Pentax K1000 SE: Why is it so good?

Pentax K1000 SE front
A front view of the Pentax K1000 SE and a roll of Kodak Plus-X 125. The SMC Pentax-M 50mm f/2.0 isn’t the sharpest lens I’ve ever used, but it’s small and light, and overall quite competent. (Daniel J. Schneider)

The Pentax K1000 is a fully mechanical, fully manual 35mm SLR with a solid pedigree, and access to a wide variety of excellent lenses and accessories. Millions were made.

The K1000’s biggest claim to fame may be its spectacular reputation as an excellent camera for beginners and students. How spectacular? It appears on nearly every list and in every forum thread about the best beginner film cameras that I could find. No, seriously — it’s on this one, and this one, and this one, and this one, and this one, and this one, and this one, and this one, and this one, and this one, and this one, and this one, and this one, and this one.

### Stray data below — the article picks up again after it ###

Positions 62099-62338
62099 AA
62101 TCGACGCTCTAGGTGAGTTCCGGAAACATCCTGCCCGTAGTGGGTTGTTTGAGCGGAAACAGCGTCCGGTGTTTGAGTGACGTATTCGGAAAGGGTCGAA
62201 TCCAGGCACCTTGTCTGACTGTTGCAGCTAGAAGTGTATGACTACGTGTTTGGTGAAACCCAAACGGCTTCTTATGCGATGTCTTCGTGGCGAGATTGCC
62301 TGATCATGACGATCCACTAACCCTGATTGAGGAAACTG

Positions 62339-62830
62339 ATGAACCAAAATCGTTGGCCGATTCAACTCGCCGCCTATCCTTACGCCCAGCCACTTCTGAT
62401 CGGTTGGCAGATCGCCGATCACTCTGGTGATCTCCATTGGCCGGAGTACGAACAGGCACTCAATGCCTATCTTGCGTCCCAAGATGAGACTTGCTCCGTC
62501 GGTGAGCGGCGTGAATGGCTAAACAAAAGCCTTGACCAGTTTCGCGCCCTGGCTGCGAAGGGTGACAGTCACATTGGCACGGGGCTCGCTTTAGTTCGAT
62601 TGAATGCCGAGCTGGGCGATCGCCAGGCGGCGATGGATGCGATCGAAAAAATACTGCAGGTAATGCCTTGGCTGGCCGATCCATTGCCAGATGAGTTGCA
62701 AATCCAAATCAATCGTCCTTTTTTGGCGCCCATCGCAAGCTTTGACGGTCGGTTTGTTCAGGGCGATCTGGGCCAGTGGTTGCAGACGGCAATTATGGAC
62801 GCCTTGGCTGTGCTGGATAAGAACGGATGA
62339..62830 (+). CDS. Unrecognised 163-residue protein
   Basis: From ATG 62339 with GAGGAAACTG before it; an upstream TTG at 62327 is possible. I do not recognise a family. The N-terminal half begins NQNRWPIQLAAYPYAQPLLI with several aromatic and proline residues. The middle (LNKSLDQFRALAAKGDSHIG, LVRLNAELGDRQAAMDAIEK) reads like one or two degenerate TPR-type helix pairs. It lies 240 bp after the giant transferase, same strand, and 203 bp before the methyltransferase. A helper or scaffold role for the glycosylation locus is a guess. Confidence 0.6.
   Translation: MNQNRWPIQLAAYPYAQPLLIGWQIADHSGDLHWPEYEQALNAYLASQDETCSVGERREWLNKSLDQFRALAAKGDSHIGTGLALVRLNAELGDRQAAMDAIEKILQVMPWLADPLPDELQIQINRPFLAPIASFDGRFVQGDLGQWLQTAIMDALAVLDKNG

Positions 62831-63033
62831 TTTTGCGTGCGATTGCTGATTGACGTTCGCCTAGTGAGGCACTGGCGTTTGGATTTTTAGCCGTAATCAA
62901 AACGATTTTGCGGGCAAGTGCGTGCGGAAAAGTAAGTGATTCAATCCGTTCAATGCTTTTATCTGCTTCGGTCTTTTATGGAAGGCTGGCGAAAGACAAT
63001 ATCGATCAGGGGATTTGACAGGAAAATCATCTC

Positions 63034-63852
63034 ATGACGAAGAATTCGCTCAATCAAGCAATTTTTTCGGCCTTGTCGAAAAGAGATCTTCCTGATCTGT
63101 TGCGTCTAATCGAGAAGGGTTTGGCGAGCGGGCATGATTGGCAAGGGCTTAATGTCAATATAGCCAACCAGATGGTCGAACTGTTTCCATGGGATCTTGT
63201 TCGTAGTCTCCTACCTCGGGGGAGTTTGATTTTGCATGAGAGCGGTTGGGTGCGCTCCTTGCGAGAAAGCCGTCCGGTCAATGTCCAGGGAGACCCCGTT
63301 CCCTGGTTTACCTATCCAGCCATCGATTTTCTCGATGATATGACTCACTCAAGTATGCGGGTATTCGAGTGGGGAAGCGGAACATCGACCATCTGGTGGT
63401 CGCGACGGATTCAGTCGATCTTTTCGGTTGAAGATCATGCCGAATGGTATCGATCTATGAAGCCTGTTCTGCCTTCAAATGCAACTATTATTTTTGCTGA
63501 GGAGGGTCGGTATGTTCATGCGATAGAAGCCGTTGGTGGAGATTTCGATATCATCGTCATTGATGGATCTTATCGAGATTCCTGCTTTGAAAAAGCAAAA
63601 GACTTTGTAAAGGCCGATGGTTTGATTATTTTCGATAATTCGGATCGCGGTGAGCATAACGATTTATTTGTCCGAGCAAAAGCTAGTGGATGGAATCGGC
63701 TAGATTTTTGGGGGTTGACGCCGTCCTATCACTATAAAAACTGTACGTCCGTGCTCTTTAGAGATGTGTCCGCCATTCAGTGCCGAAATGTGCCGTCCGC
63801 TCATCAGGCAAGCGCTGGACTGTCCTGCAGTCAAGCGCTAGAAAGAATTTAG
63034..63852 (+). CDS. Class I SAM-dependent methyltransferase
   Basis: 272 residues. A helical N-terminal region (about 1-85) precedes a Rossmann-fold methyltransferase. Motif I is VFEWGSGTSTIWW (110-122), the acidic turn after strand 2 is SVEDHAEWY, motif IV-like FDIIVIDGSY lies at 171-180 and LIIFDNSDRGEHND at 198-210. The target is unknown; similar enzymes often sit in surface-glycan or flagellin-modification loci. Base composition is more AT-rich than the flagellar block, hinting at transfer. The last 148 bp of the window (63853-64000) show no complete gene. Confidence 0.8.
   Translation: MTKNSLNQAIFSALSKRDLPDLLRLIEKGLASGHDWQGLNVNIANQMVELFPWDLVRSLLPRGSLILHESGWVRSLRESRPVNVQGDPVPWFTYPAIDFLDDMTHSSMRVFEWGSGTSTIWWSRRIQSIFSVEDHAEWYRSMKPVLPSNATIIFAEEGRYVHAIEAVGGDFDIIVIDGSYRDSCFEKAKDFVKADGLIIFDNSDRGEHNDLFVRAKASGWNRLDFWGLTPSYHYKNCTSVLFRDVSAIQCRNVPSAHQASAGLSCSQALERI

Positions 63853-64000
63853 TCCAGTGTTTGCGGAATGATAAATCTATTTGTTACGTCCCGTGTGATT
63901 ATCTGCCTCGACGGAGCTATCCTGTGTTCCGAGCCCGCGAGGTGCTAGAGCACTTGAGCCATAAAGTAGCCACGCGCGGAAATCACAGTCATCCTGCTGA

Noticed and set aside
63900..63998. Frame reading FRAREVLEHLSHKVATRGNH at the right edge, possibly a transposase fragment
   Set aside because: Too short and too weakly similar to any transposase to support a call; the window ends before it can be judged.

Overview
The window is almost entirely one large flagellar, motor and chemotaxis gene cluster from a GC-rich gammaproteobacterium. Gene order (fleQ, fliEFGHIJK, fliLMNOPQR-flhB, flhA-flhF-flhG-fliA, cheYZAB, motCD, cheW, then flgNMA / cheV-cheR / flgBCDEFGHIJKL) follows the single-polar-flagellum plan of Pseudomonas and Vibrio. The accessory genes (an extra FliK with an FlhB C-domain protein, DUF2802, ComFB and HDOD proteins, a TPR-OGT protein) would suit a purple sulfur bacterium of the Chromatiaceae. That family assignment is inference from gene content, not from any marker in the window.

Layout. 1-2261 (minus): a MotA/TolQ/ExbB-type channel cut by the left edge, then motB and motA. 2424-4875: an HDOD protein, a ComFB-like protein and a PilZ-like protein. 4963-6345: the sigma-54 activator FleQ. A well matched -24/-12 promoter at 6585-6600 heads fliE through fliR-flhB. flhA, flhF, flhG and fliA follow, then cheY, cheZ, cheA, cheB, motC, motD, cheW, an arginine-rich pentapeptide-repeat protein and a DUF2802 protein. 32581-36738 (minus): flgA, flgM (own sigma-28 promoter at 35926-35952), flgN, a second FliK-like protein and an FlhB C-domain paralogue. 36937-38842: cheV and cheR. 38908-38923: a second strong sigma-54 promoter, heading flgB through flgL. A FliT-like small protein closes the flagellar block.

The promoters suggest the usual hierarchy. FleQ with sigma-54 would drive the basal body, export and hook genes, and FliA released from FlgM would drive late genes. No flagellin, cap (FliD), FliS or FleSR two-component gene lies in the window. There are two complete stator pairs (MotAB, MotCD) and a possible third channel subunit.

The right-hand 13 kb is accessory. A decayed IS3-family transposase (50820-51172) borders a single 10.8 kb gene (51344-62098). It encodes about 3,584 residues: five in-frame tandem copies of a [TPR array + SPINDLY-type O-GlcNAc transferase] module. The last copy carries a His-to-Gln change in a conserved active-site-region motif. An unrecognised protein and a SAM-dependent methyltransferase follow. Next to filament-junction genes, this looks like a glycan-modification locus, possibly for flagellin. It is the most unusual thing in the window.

Now, to be fair, it’s not listed at the top of all those lists — in fact, it’s not on the top of many. But it’s on them all, and ranks quite high on most. Only one other camera appears that frequently: the Canon AE-1. Given the choice between the two, I’d take the Pentax in a heartbeat.

Why? It’s completely manual, has access to as many or more lenses, and is more likely to have stood the test of time than a Canon A-body camera.

I’m on my third K1000. I had one and apparently misplaced it, and then I found two more in a single day earlier this year. I chose the K1000 SE model for my tests.

Objective Stuff